New Book: Art, Misuse and Technology: Micheál O’Connell’s ‘System Interference’

Image for book: Art, Misuse and Technology

In Art, Misuse and Technology: Micheál O’Connell’s ‘System Interference’ John Roberts provides a wide-ranging and compelling analysis of Micheál O’Connell’s artistic deflation and subversion of technical systems. Addressing current debates on digital culture, the posthuman and computational reason, Roberts examines the relationship between the power of the technosystem we use and inhabit on a daily basis and the critical demands required to being a technical-literate artist. Artists are no longer simply defined by the tools they use, but by their comprehension and navigation of the ways in which Artificial Intelligence shapes and defines the cognitive and visual parameters of our world. As such artists are as much concerned with what ‘thinking machines’ delimit as with what they enable. O’Connell operates, Roberts argues, in this gap, through combining a technical understanding of the algorithms that govern our work practices, social relationships and desires, and a robust, comedic, refunctioning of their claims for efficiency and reason. In this Roberts calls for a critique of computational reason that positions artists as part of a wider struggle around the non-dominative and anti-instrumental uses of technology.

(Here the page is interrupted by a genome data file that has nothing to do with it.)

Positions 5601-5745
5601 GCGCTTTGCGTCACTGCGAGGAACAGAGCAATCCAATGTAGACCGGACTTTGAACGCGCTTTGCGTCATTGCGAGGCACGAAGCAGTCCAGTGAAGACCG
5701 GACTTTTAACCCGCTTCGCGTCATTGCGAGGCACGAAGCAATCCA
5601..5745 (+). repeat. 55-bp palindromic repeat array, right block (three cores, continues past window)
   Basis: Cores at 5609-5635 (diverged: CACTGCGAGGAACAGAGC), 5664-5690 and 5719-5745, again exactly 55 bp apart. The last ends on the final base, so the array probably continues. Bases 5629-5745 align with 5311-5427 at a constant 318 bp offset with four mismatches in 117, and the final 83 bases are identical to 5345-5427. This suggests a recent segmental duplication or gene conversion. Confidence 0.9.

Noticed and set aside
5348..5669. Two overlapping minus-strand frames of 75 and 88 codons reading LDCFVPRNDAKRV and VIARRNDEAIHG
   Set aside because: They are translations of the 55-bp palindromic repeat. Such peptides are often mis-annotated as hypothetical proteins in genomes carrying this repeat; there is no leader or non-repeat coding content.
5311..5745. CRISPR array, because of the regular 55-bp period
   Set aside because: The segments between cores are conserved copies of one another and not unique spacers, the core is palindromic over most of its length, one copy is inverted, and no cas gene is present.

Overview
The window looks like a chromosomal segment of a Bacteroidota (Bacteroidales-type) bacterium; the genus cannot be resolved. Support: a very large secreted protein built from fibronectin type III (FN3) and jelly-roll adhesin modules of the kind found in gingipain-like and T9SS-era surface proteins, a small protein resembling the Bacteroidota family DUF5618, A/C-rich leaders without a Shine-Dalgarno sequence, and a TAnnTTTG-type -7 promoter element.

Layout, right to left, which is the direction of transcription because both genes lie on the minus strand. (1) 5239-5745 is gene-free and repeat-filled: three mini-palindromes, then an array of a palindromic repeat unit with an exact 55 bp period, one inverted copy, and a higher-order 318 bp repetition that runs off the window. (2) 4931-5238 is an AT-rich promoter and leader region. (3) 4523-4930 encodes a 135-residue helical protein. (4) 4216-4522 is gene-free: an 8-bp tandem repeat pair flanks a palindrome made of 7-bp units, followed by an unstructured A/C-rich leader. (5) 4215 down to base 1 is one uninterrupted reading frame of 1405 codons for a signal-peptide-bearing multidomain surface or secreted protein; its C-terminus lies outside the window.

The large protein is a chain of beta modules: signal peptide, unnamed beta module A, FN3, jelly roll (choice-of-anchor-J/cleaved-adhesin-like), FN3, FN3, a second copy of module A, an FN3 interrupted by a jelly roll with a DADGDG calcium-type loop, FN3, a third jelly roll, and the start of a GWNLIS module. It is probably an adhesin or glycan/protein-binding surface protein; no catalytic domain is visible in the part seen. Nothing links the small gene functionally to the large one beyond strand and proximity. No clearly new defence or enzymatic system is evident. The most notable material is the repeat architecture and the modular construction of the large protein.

The writing draws on the activities of artists such as Marcel Duchamp, Francis Picabia the postwar generation of Japanese women, Takako Saito, Mieko Shiomi, Shigeko Kubota, gives attention to the significance of the comedic, re-presenting Flann O’Brien as a science fiction writer and more. Output from the likes of Critical Art Ensemble and individuals operating in Ireland now like Eimear Walsh is woven into the discussion. The thinking of Yuk Hui, Joanna Zyinska, Bernard Stiegler and others informs the arguments.

More information  Uillinn: West Cork Arts Centre publishing.

John Roberts is a philosopher, art theorist and playwright, and Professor of Art & Aesthetics at the University of Wolverhampton. He is the author of a number of books including: The Intangibilities of Form: Skill and Deskilling in Art After the Readymade (2007), The Necessity of Errors (2011), Photography and Its Violations (2014), Revolutionary Time and the Avant-Garde (2015), The Reasoning of Unreason: Universalism, Capitalism and Disenlightenment (2018) and Capitalism and the Limits of Desire (2021). He lives in London.